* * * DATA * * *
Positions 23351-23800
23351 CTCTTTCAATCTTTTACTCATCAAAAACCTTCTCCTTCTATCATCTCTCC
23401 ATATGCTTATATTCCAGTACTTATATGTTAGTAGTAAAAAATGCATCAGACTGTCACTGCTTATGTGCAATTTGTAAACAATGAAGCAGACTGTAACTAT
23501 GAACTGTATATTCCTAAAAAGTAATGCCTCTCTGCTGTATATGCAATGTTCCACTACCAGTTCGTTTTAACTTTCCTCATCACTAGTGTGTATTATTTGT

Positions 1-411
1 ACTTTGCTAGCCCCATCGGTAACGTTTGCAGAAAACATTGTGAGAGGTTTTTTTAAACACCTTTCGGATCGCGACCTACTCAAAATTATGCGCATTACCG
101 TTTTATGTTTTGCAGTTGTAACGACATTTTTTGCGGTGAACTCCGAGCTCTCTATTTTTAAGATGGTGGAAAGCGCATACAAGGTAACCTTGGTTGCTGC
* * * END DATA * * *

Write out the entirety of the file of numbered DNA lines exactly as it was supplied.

Positions 23351-23800
23351 CTCTTTCAATCTTTTACTCATCAAAAACCTTCTCCTTCTATCATCTCTCC
23401 ATATGCTTATATTCCAGTACTTATATGTTAGTAGTAAAAAATGCATCAGACTGTCACTGCTTATGTGCAATTTGTAAACAATGAAGCAGACTGTAACTAT
23501 GAACTGTATATTCCTAAAAAGTAATGCCTCTCTGCTGTATATGCAATGTTCCACTACCAGTTCGTTTTAACTTTCCTCATCACTAGTGTGTATTATTTGT

Positions 1-411
1 ACTTTGCTAGCCCCATCGGTAACGTTTGCAGAAAACATTGTGAGAGGTTTTTTTAAACACCTTTCGGATCGCGACCTACTCAAAATTATGCGCATTACCG
101 TTTTATGTTTTGCAGTTGTAACGACATTTTTTGCGGTGAACTCCGAGCTCTCTATTTTTAAGATGGTGGAAAGCGCATACAAGGTAACCTTGGTTGCTGC